Rachel Watson has, to put it mildly, seen better days.
An unstable alcoholic who is prone to blackouts, she no longer has a husband, job, or home. Instead, she’s reduced to living with a friend and spending her days riding the train because she has nothing better to do with her time. She distracts herself by watching a couple who live in a house next to the railway track.
As she rides by every day, she crafts a story in her head about this seemingly perfect couple. She gives them names and occupations and hobbies. And, yes, that’s as creepy as it sounds. This unhinged respite from her own troubled life is shaken one day when she rides by and sees something that shatters the illusions she has created in her own imagination.
Even more worryingly, she learns soon that the woman who lives in the house has disappeared. Rachel starts to suspect that she may know more about the case than she realizes, but she can’t remember anything. Complications ensue.
Continue reading “From Page to Screen: The Girl on the Train”
A few months ago when our blog first debuted, we hosted a “meet the blogger” reception at the library to boost patron awareness and also to provide readers with a forum for suggesting topics/books/movies for me to write about. One of the people I chatted with that day–Stephanie–asked me if I’d ever watched the classic comedy Harvey. When I told her that I knew the basic story line but had never seen it, she requested that I write about it.
Harvey is one of those movies that I’ve always heard about. I knew it starred Jimmy Stewart and that he has an imaginary friend, a giant rabbit. But that was about all I knew about the film. I’m glad Stephanie recommended it to me because it’s hilarious!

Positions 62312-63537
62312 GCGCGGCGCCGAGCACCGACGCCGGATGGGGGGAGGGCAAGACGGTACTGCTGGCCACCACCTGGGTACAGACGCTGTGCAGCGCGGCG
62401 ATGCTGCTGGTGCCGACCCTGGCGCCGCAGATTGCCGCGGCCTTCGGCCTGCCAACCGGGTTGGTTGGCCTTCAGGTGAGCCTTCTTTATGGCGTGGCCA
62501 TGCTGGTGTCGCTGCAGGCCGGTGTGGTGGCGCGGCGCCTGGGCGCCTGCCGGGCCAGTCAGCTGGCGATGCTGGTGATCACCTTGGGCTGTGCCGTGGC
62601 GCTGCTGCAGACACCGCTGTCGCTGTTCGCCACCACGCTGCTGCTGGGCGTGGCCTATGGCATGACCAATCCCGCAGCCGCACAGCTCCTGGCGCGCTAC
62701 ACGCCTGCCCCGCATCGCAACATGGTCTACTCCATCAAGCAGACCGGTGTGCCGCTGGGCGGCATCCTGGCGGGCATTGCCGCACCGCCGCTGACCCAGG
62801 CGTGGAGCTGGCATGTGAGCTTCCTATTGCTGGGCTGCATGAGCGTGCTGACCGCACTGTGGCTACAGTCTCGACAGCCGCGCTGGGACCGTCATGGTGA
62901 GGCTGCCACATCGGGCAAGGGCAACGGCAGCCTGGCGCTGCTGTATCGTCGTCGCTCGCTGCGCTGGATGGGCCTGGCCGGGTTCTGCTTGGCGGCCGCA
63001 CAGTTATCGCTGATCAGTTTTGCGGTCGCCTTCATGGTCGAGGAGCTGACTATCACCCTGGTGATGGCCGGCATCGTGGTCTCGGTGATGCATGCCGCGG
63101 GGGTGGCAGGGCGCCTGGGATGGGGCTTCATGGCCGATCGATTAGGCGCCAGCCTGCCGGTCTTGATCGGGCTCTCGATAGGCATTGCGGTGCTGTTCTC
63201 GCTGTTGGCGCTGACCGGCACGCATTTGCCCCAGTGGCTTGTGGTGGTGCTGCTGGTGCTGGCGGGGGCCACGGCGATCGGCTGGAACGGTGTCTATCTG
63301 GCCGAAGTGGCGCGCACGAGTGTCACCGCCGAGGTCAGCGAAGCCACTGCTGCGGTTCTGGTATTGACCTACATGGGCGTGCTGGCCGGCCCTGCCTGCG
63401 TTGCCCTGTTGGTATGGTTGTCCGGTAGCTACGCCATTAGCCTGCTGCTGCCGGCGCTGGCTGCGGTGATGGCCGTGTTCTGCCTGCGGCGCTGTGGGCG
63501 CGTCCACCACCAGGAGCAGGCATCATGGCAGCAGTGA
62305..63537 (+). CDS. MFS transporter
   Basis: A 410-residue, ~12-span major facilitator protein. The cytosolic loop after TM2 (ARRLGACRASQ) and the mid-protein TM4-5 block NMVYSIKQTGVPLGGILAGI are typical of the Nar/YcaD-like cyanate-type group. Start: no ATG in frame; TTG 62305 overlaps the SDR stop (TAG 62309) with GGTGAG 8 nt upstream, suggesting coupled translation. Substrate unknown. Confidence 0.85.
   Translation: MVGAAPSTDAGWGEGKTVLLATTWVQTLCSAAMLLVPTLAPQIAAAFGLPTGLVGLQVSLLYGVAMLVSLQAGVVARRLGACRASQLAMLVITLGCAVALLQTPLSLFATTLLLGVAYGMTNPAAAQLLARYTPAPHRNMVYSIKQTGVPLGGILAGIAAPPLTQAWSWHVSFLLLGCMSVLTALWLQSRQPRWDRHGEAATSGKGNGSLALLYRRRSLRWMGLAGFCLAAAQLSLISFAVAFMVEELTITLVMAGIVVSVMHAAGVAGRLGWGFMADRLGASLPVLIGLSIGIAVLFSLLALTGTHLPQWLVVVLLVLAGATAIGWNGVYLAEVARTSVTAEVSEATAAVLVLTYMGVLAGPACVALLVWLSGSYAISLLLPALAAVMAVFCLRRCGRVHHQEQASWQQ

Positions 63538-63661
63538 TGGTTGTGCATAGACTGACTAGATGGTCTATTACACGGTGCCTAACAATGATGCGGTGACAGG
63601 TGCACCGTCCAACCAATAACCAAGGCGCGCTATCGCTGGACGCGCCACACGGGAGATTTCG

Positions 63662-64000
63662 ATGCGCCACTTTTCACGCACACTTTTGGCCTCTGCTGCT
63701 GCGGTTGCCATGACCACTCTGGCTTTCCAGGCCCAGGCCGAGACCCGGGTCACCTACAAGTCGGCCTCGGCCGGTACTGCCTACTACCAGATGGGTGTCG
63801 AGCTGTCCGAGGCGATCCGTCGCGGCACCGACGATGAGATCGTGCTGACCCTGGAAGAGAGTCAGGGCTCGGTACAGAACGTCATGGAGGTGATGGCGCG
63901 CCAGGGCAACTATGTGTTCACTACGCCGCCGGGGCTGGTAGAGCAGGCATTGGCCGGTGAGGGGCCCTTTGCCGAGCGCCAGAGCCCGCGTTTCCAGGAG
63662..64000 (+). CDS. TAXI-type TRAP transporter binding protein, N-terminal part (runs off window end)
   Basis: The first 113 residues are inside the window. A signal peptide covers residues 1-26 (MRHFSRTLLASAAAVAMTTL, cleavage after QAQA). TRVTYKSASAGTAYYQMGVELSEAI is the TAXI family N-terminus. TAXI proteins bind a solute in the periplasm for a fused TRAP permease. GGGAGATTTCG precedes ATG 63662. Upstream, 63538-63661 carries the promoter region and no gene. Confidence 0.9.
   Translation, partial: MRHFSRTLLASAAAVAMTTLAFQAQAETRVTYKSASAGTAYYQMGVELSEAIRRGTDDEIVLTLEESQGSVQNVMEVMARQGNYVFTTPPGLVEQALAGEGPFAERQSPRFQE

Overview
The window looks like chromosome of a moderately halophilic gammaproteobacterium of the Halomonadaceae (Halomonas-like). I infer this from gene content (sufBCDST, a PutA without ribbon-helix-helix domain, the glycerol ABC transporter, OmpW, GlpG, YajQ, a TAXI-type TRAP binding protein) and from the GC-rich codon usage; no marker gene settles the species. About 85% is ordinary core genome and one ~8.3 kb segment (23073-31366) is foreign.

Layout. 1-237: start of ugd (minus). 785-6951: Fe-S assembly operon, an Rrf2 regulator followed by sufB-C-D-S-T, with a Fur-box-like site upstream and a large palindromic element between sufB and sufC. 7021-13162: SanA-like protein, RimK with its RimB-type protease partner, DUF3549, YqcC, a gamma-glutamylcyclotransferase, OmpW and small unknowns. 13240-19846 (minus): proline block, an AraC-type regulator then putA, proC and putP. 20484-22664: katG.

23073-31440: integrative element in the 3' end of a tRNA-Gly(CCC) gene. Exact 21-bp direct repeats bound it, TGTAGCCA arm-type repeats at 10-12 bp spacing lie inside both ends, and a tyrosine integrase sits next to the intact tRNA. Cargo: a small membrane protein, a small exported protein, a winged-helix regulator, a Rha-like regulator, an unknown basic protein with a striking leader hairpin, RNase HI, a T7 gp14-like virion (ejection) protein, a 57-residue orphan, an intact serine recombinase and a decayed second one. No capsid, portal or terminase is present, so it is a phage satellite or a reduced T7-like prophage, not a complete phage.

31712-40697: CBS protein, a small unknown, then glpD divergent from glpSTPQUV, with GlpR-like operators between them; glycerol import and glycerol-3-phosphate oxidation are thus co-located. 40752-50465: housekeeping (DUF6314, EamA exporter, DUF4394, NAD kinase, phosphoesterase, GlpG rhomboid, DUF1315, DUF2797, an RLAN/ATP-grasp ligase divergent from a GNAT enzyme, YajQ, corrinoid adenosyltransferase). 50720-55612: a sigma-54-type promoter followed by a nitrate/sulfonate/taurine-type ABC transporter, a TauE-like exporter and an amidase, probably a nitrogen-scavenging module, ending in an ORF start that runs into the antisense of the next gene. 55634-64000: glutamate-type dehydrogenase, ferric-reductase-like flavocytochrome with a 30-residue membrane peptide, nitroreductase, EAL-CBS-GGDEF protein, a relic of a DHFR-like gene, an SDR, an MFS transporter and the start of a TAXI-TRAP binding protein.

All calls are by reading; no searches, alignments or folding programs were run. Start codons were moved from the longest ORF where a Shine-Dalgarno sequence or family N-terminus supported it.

Continue reading “Ask The Blogger: Harvey (1950)”
Last month, we debuted the “Ask the Blogger” series, in which I answer reader questions/review reader-recommended material. This post comes courtesy of Carol Ann, who suggested I review this recent movie because it’s wonderful but under-appreciated.
I actually remember seeing some advertising for this movie when it came out, made a mental note that I should see it, and then forgot about it until I read the request Carol Ann submitted. I’m glad she suggested it because she’s right–it is a great movie that more people should see.
I should probably preface this review by admitting that I am a devoted Sherlock Holmes fan. I’ve loved the character since I was a kid. In fact, I own several different editions of the complete works of Sherlock Holmes, and I’ve read all the stories twice–once in the order they were published and once in a sequence that someone proposed representing the chronology within the stories themselves. (I realize that makes me sound like a complete dork–and there’s some truth to that accusation–but it was actually an interesting experiment in watching a series evolve. I have no regrets.)
Continue reading “Ask The Blogger: Mr. Holmes (2015)”